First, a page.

How to be a Credible Law Firm

BY Tim Londergan
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There are just under a half-​million law firms in the U.S. employing just over one million people. In 2023, industry revenue climbed about 3% to reach $381 billion. And today, each firm owes their fortunes to the landmark case of Bates v. State Bar of Arizona in 1977.

The Bates case changed opinions about legal marketing and led to a shift in the legal profession's approach to advertising. Just as these businesses compete on quality of service, their marketing message seeks to establish a solid, credible reputation. The emergence of digital marketing has further transformed legal advertising, making it a crucial part of business development.

Your Law Firm Career Relies on Personal Brand Management

Stefanie Marrone advises legal organizations of all sizes in the practice of business development through marketing. In her writing, Stephanie stresses that marketing acumen is not just about attracting clients. To be a successful associate you must “focus on building a robust personal brand and establishing a solid reputation.”

Marrone stresses the importance of building your brand as a foundation to your legal career. Furthermore, she advocates for establishing enduring professional relationships and positioning yourself as a subject matter expert. Further tips include:

Learn from those you admire – Seek mentors who can guide you in terms of law firm marketing and client relationship management.

Leverage social media and technological trends – A thoughtful online brand management reputation strategy can help you connect with prospects, build trust, and ultimately convert them into loyal clients.

Serve your community – Pro bono work in your chosen field is a wonderful way to demonstrate your commitment and compassion. These efforts are highly attractive to potential clients and employers.

Law Firm Marketing Must Signal Professionalism and Seriousness

Before legal advertising became routine, lawyers believed they gained clients based on their reputation of integrity and their intelligence. In fact, early resistance held that marketing would denigrate the law’s professionalism and dignity. Currently, to think of a law firm as different from other enterprises is ludicrous.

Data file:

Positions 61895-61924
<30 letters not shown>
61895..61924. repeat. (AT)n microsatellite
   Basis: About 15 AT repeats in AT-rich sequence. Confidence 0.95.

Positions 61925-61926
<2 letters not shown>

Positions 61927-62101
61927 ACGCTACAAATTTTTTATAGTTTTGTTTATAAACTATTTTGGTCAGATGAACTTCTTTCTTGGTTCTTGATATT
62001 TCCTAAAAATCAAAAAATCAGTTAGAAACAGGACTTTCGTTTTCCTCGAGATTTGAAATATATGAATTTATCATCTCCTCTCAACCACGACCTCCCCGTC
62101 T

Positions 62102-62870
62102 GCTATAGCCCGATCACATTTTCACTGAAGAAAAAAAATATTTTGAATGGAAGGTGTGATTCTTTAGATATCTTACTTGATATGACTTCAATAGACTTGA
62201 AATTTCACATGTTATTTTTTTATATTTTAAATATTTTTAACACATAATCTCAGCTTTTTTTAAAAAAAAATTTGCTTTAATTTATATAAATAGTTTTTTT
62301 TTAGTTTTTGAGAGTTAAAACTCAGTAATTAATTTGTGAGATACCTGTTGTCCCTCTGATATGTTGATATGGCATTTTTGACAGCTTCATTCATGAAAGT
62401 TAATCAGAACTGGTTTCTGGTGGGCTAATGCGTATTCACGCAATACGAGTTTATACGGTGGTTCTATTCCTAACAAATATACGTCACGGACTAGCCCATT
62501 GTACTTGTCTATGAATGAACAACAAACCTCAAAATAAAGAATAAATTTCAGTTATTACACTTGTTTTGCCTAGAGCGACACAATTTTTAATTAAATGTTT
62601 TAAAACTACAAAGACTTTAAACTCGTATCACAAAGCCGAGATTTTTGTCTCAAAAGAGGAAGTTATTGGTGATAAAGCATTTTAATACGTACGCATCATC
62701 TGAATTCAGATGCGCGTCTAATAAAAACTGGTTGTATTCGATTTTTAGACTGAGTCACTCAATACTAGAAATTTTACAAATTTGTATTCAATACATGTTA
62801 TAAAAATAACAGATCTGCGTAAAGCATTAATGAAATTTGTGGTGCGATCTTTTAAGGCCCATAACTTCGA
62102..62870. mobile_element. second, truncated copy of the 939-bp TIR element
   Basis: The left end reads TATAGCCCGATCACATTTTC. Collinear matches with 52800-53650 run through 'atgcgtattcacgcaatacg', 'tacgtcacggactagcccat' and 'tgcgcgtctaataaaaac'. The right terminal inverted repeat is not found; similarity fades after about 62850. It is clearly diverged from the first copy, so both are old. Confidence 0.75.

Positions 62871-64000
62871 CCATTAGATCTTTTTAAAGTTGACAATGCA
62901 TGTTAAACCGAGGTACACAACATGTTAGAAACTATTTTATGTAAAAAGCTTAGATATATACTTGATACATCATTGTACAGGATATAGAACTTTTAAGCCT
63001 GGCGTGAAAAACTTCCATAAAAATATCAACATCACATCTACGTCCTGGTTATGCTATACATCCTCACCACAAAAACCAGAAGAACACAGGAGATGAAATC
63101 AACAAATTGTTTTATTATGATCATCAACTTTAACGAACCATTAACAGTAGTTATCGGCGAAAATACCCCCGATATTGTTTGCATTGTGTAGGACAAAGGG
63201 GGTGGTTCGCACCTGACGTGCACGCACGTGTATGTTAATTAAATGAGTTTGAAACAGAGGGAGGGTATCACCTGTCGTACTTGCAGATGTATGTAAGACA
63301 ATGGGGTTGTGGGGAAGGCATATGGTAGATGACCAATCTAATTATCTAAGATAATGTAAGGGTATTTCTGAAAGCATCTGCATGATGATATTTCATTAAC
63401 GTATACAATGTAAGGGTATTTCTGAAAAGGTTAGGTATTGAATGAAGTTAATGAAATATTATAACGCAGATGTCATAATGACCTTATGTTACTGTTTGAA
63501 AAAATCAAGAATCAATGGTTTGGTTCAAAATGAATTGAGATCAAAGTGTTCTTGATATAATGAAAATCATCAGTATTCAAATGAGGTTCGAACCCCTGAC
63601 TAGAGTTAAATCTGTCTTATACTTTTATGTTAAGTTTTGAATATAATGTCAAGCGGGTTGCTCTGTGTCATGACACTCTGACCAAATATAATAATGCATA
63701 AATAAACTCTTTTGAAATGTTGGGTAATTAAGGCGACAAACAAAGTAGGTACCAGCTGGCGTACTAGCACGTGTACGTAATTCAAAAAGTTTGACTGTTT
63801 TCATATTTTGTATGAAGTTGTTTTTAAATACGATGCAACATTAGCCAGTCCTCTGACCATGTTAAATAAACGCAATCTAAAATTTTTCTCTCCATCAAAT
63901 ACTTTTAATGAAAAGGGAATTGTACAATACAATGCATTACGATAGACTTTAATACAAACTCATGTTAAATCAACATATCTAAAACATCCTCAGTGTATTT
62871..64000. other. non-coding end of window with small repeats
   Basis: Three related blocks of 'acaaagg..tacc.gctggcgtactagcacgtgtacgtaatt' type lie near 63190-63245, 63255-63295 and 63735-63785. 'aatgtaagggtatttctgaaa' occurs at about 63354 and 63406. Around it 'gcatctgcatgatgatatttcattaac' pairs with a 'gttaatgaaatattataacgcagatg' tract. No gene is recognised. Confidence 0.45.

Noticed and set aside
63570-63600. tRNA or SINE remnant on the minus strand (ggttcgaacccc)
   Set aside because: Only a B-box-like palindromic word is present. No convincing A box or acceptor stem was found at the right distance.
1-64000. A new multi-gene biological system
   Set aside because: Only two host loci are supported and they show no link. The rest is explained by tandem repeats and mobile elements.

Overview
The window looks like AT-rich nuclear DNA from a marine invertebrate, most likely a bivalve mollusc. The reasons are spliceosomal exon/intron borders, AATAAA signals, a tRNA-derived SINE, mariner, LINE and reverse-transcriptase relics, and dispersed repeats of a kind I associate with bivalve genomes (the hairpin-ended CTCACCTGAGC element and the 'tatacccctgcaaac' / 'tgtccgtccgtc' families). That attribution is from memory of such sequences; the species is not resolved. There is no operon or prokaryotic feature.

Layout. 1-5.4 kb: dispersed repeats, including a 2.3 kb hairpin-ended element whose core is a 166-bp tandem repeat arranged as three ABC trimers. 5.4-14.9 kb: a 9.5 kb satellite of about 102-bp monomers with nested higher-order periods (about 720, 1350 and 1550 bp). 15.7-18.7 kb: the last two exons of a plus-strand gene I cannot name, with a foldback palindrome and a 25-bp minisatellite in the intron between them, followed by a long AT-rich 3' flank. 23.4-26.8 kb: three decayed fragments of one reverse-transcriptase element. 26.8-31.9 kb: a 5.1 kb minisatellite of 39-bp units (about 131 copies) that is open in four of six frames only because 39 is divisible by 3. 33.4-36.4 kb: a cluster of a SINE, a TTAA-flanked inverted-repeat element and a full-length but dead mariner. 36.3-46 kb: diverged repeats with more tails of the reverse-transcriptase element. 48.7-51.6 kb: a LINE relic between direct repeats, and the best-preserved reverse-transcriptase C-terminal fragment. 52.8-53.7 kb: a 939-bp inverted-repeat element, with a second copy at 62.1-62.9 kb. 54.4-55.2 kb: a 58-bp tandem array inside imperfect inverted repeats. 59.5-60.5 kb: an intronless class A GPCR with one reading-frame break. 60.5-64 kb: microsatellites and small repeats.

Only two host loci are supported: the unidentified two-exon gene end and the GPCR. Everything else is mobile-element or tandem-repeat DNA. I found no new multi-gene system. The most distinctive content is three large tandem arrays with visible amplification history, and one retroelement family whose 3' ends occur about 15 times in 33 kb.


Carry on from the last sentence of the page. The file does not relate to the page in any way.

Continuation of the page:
In today’s competitive legal market, it’s not enough for lawyers to simply rely on traditional marketing methods. Furthermore, with clients searching the internet for legal services, the modern lawyer must be a shrewd marketer on all fronts. Communicating trust and credibility while centering on client needs and perspectives is crucial.

Ethical Obligations and Law Firm Culture

Attorneys have an ethical duty to zealously represent their clients while maintaining trust and credibility. Yet there’s a persistent disconnect of opinion as lawyers score low in these qualities when occupations are ranked. Not surprisingly, common law’s adversarial system of pitting one side against another is partially responsible for this conundrum. 

However, legal practitioners can take steps to curtail the erosion of trust in the profession. The staff of the Illinois Supreme Court on Professionalism, “2Civility,” offers educational programming and resources to that end. Of particular interest is the “Survey That Reveals the Characteristics Attorneys Want in Law Firm Culture."

The study revealed that firms that are “profit-​minded” created negative feelings among the greatest number of respondents (almost 40%). Meanwhile, the firms that prioritized client service and the quality of their attorneys’ work inspired positive feelings. Positive traits that embody their firm’s culture were:

For the Firm:

  • High priority on client service – 74%
  • High integrity – 52%
  • Well-​managed financially – 52%

For the Lawyer:

  • High-​quality performance expectations – 68%

What do Lawyers Want to SEE MORE OF in Their Law Firm’s Culture?

  • Support for attorneys’ well-​being and work-​life balance topped the list.
  • Transparency in compensation and important decisions.
  • Emphasis on training, mentoring and succession planning.

Partners should evaluate their law firm culture to ensure that it is consistent with how they envision and present themselves. Solo practitioners should focus on managing their reputations and regularly undertake brand reputation analysis.

Photo by August de Richelieu on Pexels​.com